From the Rear of the Train:
My Story as Eisenhower’s Porter to Innovator on the Santa Fe Railway
Larry Wright Book Launch Ceremony
Sunday, August 11, 2019 2 pm
Great Overland Station, East Gallery
Lawrence G. Wright had a distinguished 39-year career with the Atchison, Topeka and Santa Fe Railway spanning the years 1956 – 1995. His just-published book, “From the Rear of the Train: My Story as Eisenhower’s Porter to Innovator on the Santa Fe Railway”, tells a unique story from his perspective as a Black employee of the railroad. The book chronicles his experiences, achievements and struggles, told in Larry’s own colorful, personal way.
The author’s son, Larry Wright Jr., will speak about the book and its significance. A “railroad man” himself, Larry Jr. completed a 34-year career with the ATSF/BNSF Railway, ultimately serving as Director of Training Services Development. He worked tirelessly with his father and mother to ensure publication of this book.
Participating in the program will be Elizabeth Farnsworth, a native Topekan, former Chief Correspondent for the PBS Newshour, and Producer-Director of several award-winning documentaries. She characterizes the book as “informative, disturbing, inspiring and sometimes very funny. Larry Wright is an American hero.”
Also providing perspective on the book will be Tom Averill, novelist and Professor Emeritus of English at Washburn, who has taught Kansas Literature for over 40 years and has an abiding interest in all things Kansas.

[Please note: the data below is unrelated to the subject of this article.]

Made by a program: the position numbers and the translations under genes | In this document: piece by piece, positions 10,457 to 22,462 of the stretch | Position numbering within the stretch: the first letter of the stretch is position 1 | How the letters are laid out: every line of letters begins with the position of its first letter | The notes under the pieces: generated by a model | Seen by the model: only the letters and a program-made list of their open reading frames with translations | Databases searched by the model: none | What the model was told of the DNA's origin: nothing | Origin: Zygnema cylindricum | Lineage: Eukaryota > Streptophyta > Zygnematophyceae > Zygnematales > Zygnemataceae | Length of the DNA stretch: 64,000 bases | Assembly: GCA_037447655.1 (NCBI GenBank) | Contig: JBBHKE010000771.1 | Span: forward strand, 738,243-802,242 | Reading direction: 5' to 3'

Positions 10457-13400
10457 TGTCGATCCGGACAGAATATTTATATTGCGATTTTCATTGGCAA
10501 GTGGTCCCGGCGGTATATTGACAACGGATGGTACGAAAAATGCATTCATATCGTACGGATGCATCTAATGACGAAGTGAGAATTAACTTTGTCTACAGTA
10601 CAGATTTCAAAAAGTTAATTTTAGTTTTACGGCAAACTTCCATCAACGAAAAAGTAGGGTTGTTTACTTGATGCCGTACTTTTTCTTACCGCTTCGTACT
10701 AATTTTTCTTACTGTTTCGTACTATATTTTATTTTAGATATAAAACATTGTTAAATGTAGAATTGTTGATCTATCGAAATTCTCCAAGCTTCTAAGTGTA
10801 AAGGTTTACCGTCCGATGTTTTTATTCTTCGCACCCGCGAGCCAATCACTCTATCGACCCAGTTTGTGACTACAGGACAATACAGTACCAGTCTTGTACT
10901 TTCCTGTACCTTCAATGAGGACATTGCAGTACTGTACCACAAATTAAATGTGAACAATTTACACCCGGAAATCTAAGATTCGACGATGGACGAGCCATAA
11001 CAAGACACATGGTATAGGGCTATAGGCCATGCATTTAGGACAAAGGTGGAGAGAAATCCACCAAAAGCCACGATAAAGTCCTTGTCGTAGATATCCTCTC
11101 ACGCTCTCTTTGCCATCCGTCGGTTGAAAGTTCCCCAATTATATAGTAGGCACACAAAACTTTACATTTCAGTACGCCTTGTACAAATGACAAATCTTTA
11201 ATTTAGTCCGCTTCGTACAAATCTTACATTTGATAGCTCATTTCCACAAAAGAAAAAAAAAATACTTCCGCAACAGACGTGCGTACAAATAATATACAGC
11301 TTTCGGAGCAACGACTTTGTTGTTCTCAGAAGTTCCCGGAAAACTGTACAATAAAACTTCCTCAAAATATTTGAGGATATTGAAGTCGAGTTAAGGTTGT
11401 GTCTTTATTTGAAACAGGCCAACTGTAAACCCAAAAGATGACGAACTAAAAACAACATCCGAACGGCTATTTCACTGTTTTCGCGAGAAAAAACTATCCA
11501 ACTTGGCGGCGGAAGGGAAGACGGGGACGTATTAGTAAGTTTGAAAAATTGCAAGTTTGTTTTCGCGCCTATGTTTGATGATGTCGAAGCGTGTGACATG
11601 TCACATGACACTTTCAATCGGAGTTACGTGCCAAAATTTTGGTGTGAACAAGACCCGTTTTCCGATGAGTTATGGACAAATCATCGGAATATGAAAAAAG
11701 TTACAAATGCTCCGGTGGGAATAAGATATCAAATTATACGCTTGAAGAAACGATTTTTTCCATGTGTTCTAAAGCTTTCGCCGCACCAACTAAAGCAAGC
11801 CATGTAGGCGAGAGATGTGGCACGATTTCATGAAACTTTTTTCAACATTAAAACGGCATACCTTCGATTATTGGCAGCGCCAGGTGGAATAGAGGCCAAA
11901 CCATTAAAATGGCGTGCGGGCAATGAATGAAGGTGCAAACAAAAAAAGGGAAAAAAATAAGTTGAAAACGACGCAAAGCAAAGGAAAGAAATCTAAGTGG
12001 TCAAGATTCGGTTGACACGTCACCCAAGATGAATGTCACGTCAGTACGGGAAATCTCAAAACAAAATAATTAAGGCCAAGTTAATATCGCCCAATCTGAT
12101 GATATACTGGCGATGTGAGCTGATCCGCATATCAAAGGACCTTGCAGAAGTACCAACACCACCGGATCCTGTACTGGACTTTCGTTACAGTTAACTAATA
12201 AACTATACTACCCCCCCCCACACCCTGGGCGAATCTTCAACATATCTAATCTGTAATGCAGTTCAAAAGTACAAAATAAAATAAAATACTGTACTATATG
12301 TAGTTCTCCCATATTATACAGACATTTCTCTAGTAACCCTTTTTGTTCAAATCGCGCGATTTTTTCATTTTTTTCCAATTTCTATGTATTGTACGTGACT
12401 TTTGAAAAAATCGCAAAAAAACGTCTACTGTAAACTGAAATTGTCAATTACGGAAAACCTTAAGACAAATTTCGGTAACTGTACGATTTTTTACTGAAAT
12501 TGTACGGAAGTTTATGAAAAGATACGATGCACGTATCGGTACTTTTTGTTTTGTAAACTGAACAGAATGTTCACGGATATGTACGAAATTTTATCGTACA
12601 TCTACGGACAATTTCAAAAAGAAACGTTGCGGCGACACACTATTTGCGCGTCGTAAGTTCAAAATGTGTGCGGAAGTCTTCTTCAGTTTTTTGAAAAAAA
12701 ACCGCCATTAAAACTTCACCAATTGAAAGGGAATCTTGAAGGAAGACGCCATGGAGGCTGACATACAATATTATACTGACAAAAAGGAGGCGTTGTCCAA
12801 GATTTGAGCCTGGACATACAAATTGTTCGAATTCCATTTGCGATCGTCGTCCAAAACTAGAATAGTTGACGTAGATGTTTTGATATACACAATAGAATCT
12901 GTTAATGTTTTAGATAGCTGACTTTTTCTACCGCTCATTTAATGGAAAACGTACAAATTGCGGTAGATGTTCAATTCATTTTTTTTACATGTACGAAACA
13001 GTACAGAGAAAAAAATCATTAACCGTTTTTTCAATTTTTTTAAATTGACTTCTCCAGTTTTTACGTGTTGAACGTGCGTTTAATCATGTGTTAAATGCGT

Books will be available on site for $10. Author Larry Wright will sign autographs as requested. There is no admission fee for this event.
Larry Wright arrived in Topeka in 1952 with a football scholarship in hand to play at the Kansas Technical Institute, a black school. When the school closed not long after, Larry went to work at various Topeka businesses, including the popular Chocolate Shop restaurant and the Jayhawk Hotel. Because of his strong work ethic and winning personality, a friend recommended him to the AT&SF Railway for the job of Business Car Porter, where he soon was serving some of the railroad’s highest officers. When he was assigned to former President Eisenhower’s train as it traveled from Gettysburg PA to Palm Springs CA, Larry developed a friendship with President and Mrs. Eisenhower, and from that point on the Eisenhowers requested his service for every subsequent semi-annual trip.
After passage of the Civil Rights Act, Larry sought opportunities to move into positions not previously open to persons of color. He became a Claim Agent, and eventually a Manager in the Personnel Department in Topeka and in Chicago. Larry initiated many changes on the AT&SF Railway that still stand today. He lived through and personally experienced great change in the railroad industry and in our nation itself, and his lively stories reflect that era of our collective history.